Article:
Current response to persecution of Christians in the Middle East

In 2016, various political bodies, including the U.S. House of Representatives and Senate and UK Parliament, declared that the atrocities of the militant group ISIS (Islamic State in Iraq and Syria), against Christians, Yazidis, Shi’a Muslims and other religious minorities in areas under its control amount to genocide (Shea, 2016; Kraft and Manar, 2016; Ochab, 2016; USCIRF, ...» more

Good neighbours? Africans express high levels of tolerance for many, but not for all

Boniface Dulani, Gift Sambo, and Kim Yi Dionne

This report presents new findings on tolerance in Africa from Afrobarometer Round 6 surveys in 33 countries in 2014/2015. (The questions on tolerance were not asked in Algeria, Egypt, and Sudan because research partners deemed the question about tolerance for homosexuals too sensitive.) The survey asks respondents whether they would like, dislike, or be indifferent to having ...» more

Social exclusion


This publication aims to introduce some of the best literature on the definitions, understandings, causes, and impact of social exclusion, as well as how exclusion can be measured and addressed by governments, civil society actors and international organisations. The guide was written by Seema Khan (GSDRC), in close collaboration with Professor Frances Stewart (Centre for ...» more

Contemporary conflict analysis of Iraq

This paper notes that conflict in Iraq has become increasingly sectarian, and has affected minorities the most. Among its findings it highlights roots of the violence: Sunni alienation following the ‘sectarianisation’ of the political system; feelings of insecurity as a result of sectarian militias and the increasingly Shia make-up of the Iraqi Security Forces; and structural ...» more

Gender, Rights and Religion at the Crossroads

Mariz Tadros

How has the new approach to religion since 9/11 impacted on efforts to address women’s rights? How has it affected women’s day to day realities? This study examines various forms of instrumentalisation of religion, gender and human rights, against the backdrop of today’s volatile political context, the rise of identity politics and increased economic inequality and deprivation. ...» more

Understanding Sectarianism in MENA countries

There is some debate about how sectarianism, particularly as it relates to the Middle East is commonly conceptualised. For many in the Middle East, it has come to be defined as the process of ascribing political and social claims or rights on the basis of religious adherence and belonging. However, scholars stress the importance of developing an appropriate conceptual framework ...» more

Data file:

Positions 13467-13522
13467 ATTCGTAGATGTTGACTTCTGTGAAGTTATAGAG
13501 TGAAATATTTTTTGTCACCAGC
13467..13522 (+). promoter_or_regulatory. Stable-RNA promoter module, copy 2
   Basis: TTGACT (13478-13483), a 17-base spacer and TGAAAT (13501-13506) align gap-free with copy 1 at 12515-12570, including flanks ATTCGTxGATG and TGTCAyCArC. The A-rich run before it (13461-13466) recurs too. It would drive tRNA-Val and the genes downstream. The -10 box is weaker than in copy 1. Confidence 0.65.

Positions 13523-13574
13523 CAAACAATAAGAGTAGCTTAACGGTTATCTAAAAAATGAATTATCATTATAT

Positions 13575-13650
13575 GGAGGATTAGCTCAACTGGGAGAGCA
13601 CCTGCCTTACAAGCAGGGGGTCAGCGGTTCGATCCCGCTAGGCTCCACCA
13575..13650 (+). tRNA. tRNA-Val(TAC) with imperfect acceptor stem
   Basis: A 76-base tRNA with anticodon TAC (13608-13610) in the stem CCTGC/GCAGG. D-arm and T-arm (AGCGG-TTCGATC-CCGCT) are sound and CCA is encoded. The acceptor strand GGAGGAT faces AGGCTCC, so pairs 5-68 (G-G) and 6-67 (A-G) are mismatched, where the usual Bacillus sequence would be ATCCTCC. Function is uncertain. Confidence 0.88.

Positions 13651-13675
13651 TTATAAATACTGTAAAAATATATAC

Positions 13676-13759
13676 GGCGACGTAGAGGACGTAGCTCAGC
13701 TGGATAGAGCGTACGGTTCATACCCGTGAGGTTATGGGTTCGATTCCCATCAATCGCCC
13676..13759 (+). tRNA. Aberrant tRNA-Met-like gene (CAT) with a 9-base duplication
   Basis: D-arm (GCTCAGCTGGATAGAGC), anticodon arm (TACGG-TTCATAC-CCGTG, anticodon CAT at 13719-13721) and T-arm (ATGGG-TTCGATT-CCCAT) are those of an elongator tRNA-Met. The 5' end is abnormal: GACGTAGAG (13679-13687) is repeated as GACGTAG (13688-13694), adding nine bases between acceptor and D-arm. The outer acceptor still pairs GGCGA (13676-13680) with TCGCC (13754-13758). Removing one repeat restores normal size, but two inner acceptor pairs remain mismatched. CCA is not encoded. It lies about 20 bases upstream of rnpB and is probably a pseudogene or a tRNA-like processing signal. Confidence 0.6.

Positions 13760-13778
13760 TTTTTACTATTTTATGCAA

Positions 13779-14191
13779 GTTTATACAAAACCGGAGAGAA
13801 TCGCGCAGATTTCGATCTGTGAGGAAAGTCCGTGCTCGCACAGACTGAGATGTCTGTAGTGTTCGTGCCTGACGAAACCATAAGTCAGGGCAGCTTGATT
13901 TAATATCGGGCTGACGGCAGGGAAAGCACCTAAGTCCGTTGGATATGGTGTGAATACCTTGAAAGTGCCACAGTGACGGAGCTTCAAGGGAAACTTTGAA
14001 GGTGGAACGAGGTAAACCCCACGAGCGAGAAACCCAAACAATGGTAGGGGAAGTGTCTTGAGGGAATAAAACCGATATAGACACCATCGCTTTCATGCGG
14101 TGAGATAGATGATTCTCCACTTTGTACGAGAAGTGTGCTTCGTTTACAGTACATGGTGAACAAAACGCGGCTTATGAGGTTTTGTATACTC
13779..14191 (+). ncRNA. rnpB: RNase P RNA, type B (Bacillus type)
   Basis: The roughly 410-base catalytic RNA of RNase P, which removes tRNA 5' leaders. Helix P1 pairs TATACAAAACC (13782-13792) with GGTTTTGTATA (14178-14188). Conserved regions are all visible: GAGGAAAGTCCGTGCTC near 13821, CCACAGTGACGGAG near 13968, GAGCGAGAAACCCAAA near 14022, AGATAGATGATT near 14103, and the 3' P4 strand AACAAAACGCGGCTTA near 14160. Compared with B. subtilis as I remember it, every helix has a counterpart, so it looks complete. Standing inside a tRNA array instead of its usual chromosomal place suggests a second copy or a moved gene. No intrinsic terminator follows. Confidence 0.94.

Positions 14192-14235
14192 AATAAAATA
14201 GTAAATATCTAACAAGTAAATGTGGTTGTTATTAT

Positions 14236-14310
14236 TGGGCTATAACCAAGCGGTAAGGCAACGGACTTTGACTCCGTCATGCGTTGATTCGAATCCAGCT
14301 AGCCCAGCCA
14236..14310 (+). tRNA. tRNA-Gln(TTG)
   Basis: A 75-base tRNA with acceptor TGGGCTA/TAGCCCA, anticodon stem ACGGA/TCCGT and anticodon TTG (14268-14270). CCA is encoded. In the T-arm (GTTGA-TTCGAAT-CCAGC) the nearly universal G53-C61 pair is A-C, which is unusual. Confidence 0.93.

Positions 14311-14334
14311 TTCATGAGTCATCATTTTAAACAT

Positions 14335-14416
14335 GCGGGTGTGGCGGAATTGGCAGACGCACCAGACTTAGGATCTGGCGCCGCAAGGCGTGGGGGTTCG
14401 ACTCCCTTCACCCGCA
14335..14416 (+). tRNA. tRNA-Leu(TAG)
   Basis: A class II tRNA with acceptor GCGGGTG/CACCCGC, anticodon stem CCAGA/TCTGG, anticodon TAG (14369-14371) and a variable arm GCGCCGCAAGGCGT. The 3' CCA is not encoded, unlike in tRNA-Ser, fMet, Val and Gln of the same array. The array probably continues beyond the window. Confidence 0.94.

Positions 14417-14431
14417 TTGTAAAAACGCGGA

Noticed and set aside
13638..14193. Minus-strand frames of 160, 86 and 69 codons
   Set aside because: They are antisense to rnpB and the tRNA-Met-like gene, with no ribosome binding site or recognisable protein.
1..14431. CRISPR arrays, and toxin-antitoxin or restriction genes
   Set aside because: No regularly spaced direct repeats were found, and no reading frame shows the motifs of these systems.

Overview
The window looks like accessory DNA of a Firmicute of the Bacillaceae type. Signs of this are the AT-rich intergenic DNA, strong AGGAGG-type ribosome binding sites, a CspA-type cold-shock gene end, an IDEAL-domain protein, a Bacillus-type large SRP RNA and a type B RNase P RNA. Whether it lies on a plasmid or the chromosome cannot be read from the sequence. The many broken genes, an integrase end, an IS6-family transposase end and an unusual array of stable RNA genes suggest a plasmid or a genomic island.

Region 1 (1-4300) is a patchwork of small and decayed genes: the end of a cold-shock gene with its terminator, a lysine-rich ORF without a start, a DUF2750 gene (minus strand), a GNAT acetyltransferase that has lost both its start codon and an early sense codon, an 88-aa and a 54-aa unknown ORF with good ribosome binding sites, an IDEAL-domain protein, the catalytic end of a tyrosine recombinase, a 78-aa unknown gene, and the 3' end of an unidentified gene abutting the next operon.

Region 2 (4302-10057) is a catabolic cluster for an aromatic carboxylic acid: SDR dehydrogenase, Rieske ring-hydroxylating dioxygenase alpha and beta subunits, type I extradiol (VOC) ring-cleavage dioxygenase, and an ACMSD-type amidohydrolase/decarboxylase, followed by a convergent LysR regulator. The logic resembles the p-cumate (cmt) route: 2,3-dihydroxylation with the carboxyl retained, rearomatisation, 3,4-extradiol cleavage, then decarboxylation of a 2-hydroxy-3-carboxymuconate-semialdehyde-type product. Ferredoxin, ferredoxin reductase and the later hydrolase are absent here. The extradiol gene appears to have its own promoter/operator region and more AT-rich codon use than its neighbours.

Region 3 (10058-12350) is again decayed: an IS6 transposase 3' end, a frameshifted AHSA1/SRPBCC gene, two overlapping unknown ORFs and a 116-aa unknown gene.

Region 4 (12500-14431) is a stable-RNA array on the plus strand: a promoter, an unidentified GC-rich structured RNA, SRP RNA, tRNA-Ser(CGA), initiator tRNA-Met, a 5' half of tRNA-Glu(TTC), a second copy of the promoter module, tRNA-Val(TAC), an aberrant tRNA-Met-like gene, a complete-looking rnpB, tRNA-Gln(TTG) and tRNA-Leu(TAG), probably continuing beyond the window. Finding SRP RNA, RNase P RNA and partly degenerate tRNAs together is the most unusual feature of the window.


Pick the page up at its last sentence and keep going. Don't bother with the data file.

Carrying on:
Ethnicity, Religion and the State in Ghana and Nigeria: Perceptions from the Street

Arnim Langer, Unoha Ukiwo

What can social surveys tell us about perceptions of ethnicity, religion and the state in Ghana and Nigeria? This working paper from the Centre for Research on Inequality, Human Security and Ethnicity (CRISE) analyses survey data on how people see their own identities and their perceptions of the domination of state institutions by particular ethnic or religious groups. The ...» more

Inclusion and Exclusion in South Asia: The Role of Religion

Rajeev Bhargava

What forms of exclusion related to religion occur in South Asia and how can these be addressed? This paper from the United Nations Development Programme examines the role of religion in inclusion and exclusion in India, Pakistan and Bangladesh. A South Asian society with a secular state such as India is most likely to be inclusive or to have potential for inclusion. Conversely, ...» more

Democracy and Ethno-religious Conflict in Iraq

A Wimmer

The seeds of democracy may have difficulty germinating in the sandy soils of Iraq where central political institutions have crumbled. Is Western-style democracy feasible in the current political landscape? What can be done to minimise the ethno-religious elements likely to be unleashed by the democratisation process? Compiled for Survival, this paper explores the rise of the ...» more

Religion, Identity and Politics in Tanzania

Bruce E Heilman, Paul J Kaiser

Will Tanzania become a battleground in what Samuel Huntington called ‘The Clash of Civilisations’? Tanzania has large populations of Christians and Muslims. It is an impoverished country, and this places a strain on national social cohesion. However, this paper, for Third World Quarterly, argues that, although tensions are on the rise, a combination of cross-cutting cleavages, ...» more